RE-STRIKE. On the second day of the university-wide student strike, CMC students head toward nearby NCPAG to await the University Council statement on the UP budget cut. (Dean Lozarie)

by Alexandra Gabrielle Francisco and Dean Lozarie

The University of the Philippines Diliman (UPD) administration yesterday demanded an increase in the proposed budget for the university, but its stand on whether the university is facing a budget cut remained unclear.

The University Council (UC), composed of UPD’s administration and tenured faculty, issued its official stand on the issue in a meeting at the National College of Public Administration and Governance (NCPAG).

According to Prof. Elizabeth Enriquez, Vice Chancellor for Student Affairs, the faculty could not agree on whether there was a budget cut in the university or not, but they decided to forgo the “nitty-gritty” and unite for more state subsidy.

Meanwhile, protesters who rallied in front of NCPAG on their second day of strike against the budget cut had different opinions regarding the statement.

Kabataan party list secretary-general Vencer Crisostomo called it a “welcome development,” adding that what mattered was that the UC was united with the students in their call for higher budget.

“Mas makakahati pa sa unity natin kung mag-aargue tungkol sa technicals,” Crisostomo said.

Meanwhile, former Student Regent Cori Alessa Co said that it is not enough for the UC to call for security in the university’s budget. She said the university should make its stand clear against the P1.39 billion budget cut in the university.

“Nililinlang lang nila ang primary stakeholders ng pamantasan,” Co said.

It is clear that the university is facing the biggest cut to its budget, Co added.

RE-STRIKE. On the second day of the university-wide student strike, CMC students head toward nearby NCPAG to await the University Council statement on the UP budget cut. (Dean Lozarie)

‘Long-term budget reform’ needed

The UC calls for a “long-term budget reform” where state colleges and universities are assured of sufficient budget.

“Kailangan ay pinakamataas ang prayoridad sa edukasyon sa budget ng ating estado,” said Enriquez.

In the statement, the UP faculty and administration opposed a budget that does not meet the needs of state college and universities (SUCs).

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According to UPD Chancellor Sergio Cao, the P18.5 billion budget UP proposed is not even enough for the university to become a research university, said Enriquez.

Quoting Cao, Enriquez said, “If we are going to be truly a research university, yung hinihingi natin ay kulang pa.”

The UC hopes that the statement will move legislators and President Benigno Aquino III to increase the budget for all SUCs.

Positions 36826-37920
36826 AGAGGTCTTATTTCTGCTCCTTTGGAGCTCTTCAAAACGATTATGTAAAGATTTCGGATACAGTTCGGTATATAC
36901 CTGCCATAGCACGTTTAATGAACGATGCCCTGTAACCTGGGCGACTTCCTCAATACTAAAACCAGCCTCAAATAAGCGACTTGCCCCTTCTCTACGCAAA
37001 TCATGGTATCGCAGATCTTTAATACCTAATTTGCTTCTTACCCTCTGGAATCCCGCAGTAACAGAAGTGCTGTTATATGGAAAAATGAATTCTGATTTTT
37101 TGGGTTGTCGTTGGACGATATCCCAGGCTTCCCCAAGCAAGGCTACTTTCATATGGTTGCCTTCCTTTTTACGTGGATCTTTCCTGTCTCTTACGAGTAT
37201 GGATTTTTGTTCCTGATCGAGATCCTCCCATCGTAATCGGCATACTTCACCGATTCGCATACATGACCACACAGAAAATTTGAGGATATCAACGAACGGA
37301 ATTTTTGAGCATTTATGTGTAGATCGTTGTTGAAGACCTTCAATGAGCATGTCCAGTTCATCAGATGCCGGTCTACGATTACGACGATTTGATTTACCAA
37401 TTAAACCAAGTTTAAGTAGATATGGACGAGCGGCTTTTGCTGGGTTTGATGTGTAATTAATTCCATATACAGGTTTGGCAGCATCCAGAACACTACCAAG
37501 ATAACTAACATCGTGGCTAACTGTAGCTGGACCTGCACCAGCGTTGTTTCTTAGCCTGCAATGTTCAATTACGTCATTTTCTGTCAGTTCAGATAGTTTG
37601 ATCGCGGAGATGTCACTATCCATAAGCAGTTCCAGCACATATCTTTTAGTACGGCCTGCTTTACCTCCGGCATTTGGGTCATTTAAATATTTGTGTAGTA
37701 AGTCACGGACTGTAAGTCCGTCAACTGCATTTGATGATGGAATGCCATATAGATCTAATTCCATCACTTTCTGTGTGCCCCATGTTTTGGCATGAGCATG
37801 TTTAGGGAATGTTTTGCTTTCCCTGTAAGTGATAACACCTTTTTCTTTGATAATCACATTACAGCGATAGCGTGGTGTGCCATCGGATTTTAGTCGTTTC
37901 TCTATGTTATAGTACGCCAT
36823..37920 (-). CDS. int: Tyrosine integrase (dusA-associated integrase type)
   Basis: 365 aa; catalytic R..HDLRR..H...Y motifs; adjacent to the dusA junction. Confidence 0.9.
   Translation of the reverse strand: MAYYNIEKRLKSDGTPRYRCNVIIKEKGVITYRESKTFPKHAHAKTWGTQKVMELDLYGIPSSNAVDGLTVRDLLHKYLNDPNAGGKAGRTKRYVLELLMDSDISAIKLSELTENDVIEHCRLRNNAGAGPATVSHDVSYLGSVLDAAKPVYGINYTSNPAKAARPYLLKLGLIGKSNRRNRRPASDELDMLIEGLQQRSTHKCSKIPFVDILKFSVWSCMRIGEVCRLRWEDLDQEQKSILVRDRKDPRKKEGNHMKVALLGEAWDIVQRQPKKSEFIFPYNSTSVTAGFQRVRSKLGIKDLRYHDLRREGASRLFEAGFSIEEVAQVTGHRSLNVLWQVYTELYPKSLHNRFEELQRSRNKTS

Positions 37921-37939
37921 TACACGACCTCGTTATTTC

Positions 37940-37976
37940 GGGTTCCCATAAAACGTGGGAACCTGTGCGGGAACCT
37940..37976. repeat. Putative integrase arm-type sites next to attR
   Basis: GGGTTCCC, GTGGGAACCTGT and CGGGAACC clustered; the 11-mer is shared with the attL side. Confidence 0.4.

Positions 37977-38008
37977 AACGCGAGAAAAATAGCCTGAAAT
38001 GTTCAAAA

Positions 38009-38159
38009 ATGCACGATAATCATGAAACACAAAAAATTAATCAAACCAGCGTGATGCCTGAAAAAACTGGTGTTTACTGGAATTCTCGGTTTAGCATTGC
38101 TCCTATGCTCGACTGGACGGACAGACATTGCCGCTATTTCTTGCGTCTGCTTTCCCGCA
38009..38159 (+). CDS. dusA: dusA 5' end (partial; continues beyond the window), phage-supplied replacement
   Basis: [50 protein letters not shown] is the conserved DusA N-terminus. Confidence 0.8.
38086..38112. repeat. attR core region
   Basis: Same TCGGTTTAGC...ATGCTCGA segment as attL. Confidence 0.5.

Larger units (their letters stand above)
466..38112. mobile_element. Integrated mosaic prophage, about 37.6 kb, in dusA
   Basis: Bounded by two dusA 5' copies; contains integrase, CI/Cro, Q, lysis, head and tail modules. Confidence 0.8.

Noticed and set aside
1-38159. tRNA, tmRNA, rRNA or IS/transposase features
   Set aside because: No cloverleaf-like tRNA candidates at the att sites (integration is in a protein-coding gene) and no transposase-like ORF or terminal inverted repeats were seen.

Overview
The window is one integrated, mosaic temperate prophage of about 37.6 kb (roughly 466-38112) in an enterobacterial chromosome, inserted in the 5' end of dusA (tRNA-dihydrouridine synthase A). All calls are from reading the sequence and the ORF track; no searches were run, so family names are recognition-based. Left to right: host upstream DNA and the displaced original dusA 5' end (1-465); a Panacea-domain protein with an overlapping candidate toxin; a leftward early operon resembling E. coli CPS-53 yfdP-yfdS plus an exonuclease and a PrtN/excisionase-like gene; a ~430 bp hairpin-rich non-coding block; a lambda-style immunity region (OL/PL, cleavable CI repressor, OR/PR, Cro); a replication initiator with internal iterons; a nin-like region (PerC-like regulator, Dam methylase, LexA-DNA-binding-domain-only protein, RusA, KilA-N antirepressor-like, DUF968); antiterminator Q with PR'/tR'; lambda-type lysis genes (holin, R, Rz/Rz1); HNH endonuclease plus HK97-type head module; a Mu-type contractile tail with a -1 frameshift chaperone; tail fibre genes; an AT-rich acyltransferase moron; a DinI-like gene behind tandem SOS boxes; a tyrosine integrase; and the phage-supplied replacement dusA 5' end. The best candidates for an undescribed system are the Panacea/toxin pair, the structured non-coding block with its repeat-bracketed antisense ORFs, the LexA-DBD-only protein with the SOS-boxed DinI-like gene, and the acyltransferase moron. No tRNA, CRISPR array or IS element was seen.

University Student Council chairperson Rainier Sindayen said the statement was good news, despite lacking an acknowledgement of the biggest budget cut in the UP’s history.

“Ang hamon ko sa ating university administration and faculty ay sumama, kasama ang mga estudyante, ngayong hapon sa Mendiola at sa December 1 magmartsa kasama ang mga SUCs sa senado,” said Sindayen.

From NCPAG, protesters headed to Mendiola to join other SUCs calling for a higher budget for tertiary education. They called on students to join the mobilization to the Senate on December 1, when the Senate will be approving the national budget for 2011.

Enriquez said the UC could not agree on whether there was a budget cut because some faculty argued that many items in the 2010 budget were “non-recurring items,” projects that do not need continuous funding.

In an earlier interview, Sindayen cited the National Science Complex, a research facility in the College of Science, which is two-thirds complete, as examples of these projects.

However, UP needs more funds for other infrastructure projects like the reconstruction of the Chemistry Pavillion, which burned down in June, refurbishing of dormitories and construction of buildings at the UP Manila School of Health Sciences in Baler, Aurora, Sindayen said.

UP also needs more funds to maintain its facilities, said Sindayen, citing the decreasing allocations for Maintenance and Other Operation Expenses (MOOE) for the university.

Income generating projects

Sociology professor Sarah Raymundo said President Benigno Aquino III should reassess his budget if he wants to prove that he values the Filipinos’ welfare.

In his October 19 statement, President Aquino said UP may have been experiencing a “slight” decrease in budget, but it has income-generating projects to compensate.

“Kailangan niyang (Aquino) patunayan na mali yung suspetya ng maraming tao na niloloko niya ang sambayanan noong sinabi niyang ang boto para sa kanya ay boto para sa pagbabago,” said Raymundo.


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